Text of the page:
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Ancient Egyptian Literature

Ancient Egyptian literary compositions were generally copied on papyrus paper, and this has generally not survived the damp and fire of history (survival). The scale of destruction is revealed starkly by the numbers of intact tales, teachings and reflective sayings - only nine from the Middle Kingdom (about 2025-1700 BC), only seven from the New Kingdom (about 1550-1069 BC) and Third Intermediate Period (about 1069-664 BC) together. Nevertheless, these survivors, with the more numerous compositions known only from fragments, are enough to demonstrate the genius of the Ancient Egyptian art of words.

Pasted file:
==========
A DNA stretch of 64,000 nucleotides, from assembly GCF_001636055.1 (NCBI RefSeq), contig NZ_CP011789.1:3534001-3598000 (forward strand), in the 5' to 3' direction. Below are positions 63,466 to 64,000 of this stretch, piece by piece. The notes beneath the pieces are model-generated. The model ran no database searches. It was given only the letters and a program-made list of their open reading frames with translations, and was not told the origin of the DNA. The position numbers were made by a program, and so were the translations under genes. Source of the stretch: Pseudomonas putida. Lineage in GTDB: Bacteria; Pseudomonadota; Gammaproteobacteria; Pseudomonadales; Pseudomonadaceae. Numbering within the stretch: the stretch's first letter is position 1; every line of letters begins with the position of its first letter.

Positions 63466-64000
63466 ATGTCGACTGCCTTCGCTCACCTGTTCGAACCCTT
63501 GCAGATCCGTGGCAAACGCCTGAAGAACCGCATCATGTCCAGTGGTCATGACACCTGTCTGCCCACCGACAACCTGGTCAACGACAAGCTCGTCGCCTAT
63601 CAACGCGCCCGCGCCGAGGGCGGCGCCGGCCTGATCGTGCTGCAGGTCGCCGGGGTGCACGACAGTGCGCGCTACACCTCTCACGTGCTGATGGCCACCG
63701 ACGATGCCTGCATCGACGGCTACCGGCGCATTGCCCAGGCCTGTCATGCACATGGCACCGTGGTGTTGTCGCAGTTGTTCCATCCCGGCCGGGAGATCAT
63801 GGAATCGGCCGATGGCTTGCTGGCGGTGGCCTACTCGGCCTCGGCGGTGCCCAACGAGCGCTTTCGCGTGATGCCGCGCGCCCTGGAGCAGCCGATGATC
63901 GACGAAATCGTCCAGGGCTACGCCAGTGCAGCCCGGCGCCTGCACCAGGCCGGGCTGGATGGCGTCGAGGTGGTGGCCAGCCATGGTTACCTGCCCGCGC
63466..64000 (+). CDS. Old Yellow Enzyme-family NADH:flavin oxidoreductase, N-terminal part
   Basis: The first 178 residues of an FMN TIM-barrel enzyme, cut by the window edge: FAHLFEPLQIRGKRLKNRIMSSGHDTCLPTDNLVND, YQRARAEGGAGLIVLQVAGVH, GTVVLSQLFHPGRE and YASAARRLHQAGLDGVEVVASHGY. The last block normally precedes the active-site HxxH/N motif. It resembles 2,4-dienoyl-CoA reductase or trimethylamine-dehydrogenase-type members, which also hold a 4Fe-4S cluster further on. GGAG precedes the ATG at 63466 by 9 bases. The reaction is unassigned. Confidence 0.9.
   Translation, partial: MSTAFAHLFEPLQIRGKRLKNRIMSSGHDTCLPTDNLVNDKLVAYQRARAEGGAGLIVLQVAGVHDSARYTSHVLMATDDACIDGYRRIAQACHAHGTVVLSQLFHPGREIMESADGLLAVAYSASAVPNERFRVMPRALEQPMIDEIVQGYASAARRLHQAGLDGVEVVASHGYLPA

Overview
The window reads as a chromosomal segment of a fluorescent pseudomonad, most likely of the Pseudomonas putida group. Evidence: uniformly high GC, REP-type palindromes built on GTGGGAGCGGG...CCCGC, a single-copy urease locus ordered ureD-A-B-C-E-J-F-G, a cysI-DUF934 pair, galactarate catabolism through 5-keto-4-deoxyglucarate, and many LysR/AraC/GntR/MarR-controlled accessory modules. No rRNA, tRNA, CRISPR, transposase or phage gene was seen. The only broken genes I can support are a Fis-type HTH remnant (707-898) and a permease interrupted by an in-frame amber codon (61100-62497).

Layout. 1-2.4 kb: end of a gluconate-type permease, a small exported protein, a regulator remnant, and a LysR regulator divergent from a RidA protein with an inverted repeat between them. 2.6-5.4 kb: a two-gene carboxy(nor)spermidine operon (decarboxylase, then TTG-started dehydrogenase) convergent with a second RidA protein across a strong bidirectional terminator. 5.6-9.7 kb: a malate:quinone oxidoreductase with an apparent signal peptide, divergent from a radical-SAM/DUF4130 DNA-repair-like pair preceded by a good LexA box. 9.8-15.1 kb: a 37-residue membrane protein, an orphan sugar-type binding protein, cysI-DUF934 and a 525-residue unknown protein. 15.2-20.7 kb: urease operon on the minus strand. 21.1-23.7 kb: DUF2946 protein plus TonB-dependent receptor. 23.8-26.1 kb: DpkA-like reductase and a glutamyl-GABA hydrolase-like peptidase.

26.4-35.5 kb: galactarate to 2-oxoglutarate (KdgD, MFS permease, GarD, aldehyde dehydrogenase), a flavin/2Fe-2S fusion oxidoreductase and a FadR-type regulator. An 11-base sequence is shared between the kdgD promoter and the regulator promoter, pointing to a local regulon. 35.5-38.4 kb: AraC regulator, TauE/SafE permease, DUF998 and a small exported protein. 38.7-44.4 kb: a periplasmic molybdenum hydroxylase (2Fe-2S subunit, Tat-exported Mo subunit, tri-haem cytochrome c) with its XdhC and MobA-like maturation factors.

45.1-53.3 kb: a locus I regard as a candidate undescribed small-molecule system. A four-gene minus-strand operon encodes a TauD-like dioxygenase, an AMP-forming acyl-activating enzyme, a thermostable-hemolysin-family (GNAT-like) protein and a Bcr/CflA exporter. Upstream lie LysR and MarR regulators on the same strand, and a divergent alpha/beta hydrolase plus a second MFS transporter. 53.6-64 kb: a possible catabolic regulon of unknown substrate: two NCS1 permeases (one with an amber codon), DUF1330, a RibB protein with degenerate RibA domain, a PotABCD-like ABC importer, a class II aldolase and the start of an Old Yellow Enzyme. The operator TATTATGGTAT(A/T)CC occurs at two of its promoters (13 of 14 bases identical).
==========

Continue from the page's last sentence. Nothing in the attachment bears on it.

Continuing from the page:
Many later literary works written in the demotic phase of the Egyptian language are still being edited for publication: demotic literature includes cycles of tales and teachings (for a summary see Tait 1996). The extent of foreign influence in demotic literature remains a subject of intense debate. There are fragments of demotic tales among the papyri extracted from cartonnage found at Rifeh, now preserved in the Petrie Museum.

Other topics to consider:

 

Further reading:

Among the translations from the Egyptian language into the English language, note:


 

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